As protests and strikes continued to rattle France in the wake of recent pension reforms, the city of Rennes faced an explosive situation of its own—literally. On Sunday, October 24, 10,000 people were evacuated as workers defused a bomb dropped by British forces on the Brittany capital during World War II. The 550-pound Royal Air Force device had surfaced a month earlier during construction work on a medical facility in the center of town.
It took an hour and a half for four bomb disposal specialists to disarm the explosive—one of thousands dropped by the Allies during their invasion of northern France—which experts believe plummeted from an altitude of 9,000 feet in 1943 or 1944. But first, authorities cleared out a huge swath of the city that includes houses, hotels, restaurants, cafes, stores, movie theaters, a retirement home and a train station; they also suspended commuter rail and bus service. Residents had been informed about the planned evacuation by mail after the bomb’s discovery.
Later that same day, another mass evacuation took place in a suburb outside the northeastern city of Metz. Some 4,500 people had to leave their homes as experts evaluated a potential bomb found near a former German airplane factory that the Allies destroyed in August 1944. This time, the suspicious object turned out to be a chunk of reinforced concrete.
Both operations were conducted by France’s Département du Déminage (Department of Mine Clearance), which recovers roughly 1,000 tons of volatile munitions—many of them bombs and artillery shells that failed to detonate during World War I and World War II—each year. Since the division’s inception in 1945, nearly 650 of its staff members have been killed while attempting to defuse unexploded ordnance; others have been exposed to toxic agents such as mustard gas.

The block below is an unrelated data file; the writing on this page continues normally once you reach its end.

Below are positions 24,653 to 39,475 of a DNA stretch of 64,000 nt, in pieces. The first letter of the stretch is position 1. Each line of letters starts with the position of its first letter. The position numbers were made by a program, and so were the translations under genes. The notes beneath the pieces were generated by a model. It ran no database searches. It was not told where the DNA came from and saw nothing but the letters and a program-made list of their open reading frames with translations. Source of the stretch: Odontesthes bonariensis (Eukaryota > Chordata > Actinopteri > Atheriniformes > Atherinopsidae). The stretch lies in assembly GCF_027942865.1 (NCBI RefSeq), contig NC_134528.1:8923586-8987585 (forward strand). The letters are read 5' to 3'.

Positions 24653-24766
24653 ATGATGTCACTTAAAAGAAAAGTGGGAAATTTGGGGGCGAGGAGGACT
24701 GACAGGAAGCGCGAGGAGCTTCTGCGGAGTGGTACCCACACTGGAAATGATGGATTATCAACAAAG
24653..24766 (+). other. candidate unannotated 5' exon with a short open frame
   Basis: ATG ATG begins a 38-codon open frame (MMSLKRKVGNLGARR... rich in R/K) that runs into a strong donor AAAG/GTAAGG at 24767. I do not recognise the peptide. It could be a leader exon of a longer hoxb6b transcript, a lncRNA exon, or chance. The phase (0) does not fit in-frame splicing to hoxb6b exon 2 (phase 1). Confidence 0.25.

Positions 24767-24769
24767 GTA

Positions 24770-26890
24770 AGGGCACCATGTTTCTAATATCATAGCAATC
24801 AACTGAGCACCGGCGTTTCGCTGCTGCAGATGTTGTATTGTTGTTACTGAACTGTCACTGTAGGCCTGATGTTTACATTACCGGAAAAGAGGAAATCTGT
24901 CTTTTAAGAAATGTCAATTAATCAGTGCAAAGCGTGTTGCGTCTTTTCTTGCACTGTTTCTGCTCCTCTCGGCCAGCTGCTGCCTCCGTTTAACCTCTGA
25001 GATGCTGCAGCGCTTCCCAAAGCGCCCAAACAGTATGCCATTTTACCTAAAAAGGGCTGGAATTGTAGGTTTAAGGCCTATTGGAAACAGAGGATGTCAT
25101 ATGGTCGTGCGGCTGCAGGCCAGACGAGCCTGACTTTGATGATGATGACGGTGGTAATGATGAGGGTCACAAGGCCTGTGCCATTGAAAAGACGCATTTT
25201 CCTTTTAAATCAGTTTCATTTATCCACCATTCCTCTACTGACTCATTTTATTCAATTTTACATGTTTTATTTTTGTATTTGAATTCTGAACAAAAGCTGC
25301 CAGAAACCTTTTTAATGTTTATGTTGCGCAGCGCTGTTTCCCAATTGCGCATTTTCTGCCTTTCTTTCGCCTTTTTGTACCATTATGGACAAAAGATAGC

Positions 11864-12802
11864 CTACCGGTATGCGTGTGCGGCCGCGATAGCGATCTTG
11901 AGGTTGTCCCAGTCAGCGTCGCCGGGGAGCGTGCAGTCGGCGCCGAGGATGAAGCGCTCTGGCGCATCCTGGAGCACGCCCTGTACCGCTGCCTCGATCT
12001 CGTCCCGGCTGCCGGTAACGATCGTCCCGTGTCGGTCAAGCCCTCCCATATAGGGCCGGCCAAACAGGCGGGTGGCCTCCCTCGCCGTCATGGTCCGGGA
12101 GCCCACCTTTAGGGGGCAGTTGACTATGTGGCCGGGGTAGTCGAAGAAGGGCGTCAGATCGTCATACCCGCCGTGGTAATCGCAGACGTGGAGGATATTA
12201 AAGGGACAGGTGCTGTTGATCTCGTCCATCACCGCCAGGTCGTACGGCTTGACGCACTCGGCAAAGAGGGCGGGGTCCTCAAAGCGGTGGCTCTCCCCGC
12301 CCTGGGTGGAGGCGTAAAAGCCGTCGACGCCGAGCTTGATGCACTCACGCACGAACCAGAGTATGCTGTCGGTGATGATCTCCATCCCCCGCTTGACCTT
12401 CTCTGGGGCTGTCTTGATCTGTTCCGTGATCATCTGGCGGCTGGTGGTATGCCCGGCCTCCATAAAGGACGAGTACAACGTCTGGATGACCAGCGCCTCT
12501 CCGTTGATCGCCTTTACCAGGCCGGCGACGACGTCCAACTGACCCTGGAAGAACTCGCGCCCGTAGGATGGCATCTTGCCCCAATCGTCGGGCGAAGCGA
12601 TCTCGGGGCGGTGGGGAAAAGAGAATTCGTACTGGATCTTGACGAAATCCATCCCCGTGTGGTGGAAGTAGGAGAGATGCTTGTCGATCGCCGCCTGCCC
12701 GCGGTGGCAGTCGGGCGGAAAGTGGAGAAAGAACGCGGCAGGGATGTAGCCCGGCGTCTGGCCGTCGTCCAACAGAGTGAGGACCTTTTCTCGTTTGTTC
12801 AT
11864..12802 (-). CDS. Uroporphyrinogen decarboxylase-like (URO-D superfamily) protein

Much of the Département du Déminage’s work takes place in northern France, home to the so-called “Iron Harvest” of live explosives scattered across former battlefields and other targets. (The nickname originated when Belgian and French farmers began unearthing shells, bullets, shrapnel and other remnants of war while ploughing their fields after World War I.) On the outskirts of Verdun, for instance, it is believed that more than 10 million unexploded shells from the Great War lie deep in the soil. In cities like Rennes and Metz, where hundreds of civilians were killed by Allied strategic bombing during World War II, construction workers have inadvertently exhumed numerous live bombs.
Besides France, unexploded ordnance from World War II continues to plague many of the nations it involved, including Britain, Germany, Japan and several North African countries–a tragic legacy of the deadliest conflict in history.